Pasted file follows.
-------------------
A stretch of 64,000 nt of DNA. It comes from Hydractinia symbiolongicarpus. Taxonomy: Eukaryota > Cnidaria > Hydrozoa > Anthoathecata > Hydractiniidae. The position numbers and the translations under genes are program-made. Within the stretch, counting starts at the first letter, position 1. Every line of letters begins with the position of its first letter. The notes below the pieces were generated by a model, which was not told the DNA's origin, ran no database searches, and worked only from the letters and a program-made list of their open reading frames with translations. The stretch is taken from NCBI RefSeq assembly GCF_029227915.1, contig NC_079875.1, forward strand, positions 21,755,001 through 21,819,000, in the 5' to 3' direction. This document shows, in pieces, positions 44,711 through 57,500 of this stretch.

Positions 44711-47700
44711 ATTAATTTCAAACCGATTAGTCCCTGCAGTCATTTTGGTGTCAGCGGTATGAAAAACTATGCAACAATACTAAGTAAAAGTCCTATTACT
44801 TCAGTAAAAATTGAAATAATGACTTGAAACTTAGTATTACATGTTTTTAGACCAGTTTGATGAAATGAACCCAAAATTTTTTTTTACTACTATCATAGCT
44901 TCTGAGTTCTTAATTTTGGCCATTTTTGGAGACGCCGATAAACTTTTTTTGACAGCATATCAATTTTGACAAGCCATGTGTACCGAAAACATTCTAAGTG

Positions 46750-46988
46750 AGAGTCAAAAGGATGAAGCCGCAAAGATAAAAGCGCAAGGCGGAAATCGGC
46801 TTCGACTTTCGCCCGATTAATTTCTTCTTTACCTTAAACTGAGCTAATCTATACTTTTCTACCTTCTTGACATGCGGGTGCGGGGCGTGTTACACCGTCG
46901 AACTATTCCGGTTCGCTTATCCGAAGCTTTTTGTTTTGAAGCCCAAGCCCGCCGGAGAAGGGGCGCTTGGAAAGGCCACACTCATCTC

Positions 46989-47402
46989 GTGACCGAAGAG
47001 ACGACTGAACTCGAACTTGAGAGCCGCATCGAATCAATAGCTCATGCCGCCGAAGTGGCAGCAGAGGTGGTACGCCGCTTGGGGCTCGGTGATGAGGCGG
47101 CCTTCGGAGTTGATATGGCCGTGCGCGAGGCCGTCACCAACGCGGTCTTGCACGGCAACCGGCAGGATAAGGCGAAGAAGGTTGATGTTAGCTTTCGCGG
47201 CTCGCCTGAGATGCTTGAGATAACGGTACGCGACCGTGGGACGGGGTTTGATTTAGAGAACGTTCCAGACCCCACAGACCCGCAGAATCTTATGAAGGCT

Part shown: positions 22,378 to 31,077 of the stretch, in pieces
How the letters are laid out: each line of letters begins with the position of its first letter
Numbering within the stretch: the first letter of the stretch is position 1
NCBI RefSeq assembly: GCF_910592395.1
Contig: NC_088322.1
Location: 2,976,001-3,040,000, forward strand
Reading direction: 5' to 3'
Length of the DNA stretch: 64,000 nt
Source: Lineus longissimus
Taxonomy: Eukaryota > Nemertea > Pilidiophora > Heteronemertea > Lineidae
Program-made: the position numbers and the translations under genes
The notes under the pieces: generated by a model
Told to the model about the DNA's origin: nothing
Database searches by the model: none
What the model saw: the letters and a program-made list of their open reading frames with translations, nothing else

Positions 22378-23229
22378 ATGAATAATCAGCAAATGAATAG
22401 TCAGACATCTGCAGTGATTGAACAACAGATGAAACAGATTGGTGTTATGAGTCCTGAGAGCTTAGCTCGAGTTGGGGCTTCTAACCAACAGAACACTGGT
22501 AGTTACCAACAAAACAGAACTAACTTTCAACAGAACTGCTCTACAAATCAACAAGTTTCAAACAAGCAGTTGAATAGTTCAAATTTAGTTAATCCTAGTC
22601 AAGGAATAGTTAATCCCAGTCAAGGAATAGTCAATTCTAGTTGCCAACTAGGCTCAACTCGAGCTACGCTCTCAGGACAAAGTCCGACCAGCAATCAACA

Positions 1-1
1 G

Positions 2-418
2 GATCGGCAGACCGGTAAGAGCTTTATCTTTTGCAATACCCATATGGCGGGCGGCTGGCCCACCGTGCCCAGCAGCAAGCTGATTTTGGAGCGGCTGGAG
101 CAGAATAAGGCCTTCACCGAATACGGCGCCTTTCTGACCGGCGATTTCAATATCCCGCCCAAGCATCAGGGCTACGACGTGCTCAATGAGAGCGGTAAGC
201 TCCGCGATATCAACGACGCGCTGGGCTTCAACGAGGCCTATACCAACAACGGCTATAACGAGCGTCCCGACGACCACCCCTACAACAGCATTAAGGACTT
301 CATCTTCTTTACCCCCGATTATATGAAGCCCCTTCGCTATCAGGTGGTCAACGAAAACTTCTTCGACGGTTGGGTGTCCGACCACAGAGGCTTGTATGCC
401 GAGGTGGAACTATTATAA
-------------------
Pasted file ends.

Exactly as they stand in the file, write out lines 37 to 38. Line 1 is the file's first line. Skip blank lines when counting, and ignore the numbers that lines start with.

Positions 2-418
2 GATCGGCAGACCGGTAAGAGCTTTATCTTTTGCAATACCCATATGGCGGGCGGCTGGCCCACCGTGCCCAGCAGCAAGCTGATTTTGGAGCGGCTGGAG